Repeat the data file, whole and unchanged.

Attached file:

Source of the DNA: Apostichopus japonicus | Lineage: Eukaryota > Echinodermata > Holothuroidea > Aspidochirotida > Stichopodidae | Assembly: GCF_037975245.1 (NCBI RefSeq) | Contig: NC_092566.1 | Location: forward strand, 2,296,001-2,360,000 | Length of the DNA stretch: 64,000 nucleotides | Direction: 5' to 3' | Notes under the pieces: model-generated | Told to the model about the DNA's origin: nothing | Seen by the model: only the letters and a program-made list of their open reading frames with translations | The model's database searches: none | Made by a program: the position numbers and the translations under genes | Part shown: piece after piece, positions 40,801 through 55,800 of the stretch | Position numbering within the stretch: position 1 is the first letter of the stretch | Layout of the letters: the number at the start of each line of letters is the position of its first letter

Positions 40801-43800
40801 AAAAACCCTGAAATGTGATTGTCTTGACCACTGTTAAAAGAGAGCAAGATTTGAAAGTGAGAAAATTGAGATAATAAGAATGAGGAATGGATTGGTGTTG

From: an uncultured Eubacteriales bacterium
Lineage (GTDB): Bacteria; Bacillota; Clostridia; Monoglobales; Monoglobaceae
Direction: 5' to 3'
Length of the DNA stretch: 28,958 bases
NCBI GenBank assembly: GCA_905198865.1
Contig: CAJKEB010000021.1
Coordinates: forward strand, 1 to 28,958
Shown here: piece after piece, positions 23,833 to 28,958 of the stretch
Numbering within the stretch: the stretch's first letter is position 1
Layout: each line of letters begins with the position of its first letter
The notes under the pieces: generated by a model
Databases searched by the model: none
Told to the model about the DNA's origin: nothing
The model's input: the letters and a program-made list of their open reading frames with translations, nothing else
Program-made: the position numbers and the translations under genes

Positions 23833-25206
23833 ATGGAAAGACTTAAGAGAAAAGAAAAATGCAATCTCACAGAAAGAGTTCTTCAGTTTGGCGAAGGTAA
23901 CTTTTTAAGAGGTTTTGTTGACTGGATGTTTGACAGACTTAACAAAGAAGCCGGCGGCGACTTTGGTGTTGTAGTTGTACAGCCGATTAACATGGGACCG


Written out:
Source of the DNA: Apostichopus japonicus | Lineage: Eukaryota > Echinodermata > Holothuroidea > Aspidochirotida > Stichopodidae | Assembly: GCF_037975245.1 (NCBI RefSeq) | Contig: NC_092566.1 | Location: forward strand, 2,296,001-2,360,000 | Length of the DNA stretch: 64,000 nucleotides | Direction: 5' to 3' | Notes under the pieces: model-generated | Told to the model about the DNA's origin: nothing | Seen by the model: only the letters and a program-made list of their open reading frames with translations | The model's database searches: none | Made by a program: the position numbers and the translations under genes | Part shown: piece after piece, positions 40,801 through 55,800 of the stretch | Position numbering within the stretch: position 1 is the first letter of the stretch | Layout of the letters: the number at the start of each line of letters is the position of its first letter

Positions 40801-43800
40801 AAAAACCCTGAAATGTGATTGTCTTGACCACTGTTAAAAGAGAGCAAGATTTGAAAGTGAGAAAATTGAGATAATAAGAATGAGGAATGGATTGGTGTTG

From: an uncultured Eubacteriales bacterium
Lineage (GTDB): Bacteria; Bacillota; Clostridia; Monoglobales; Monoglobaceae
Direction: 5' to 3'
Length of the DNA stretch: 28,958 bases
NCBI GenBank assembly: GCA_905198865.1
Contig: CAJKEB010000021.1
Coordinates: forward strand, 1 to 28,958
Shown here: piece after piece, positions 23,833 to 28,958 of the stretch
Numbering within the stretch: the stretch's first letter is position 1
Layout: each line of letters begins with the position of its first letter
The notes under the pieces: generated by a model
Databases searched by the model: none
Told to the model about the DNA's origin: nothing
The model's input: the letters and a program-made list of their open reading frames with translations, nothing else
Program-made: the position numbers and the translations under genes

Positions 23833-25206
23833 ATGGAAAGACTTAAGAGAAAAGAAAAATGCAATCTCACAGAAAGAGTTCTTCAGTTTGGCGAAGGTAA
23901 CTTTTTAAGAGGTTTTGTTGACTGGATGTTTGACAGACTTAACAAAGAAGCCGGCGGCGACTTTGGTGTTGTAGTTGTACAGCCGATTAACATGGGACCG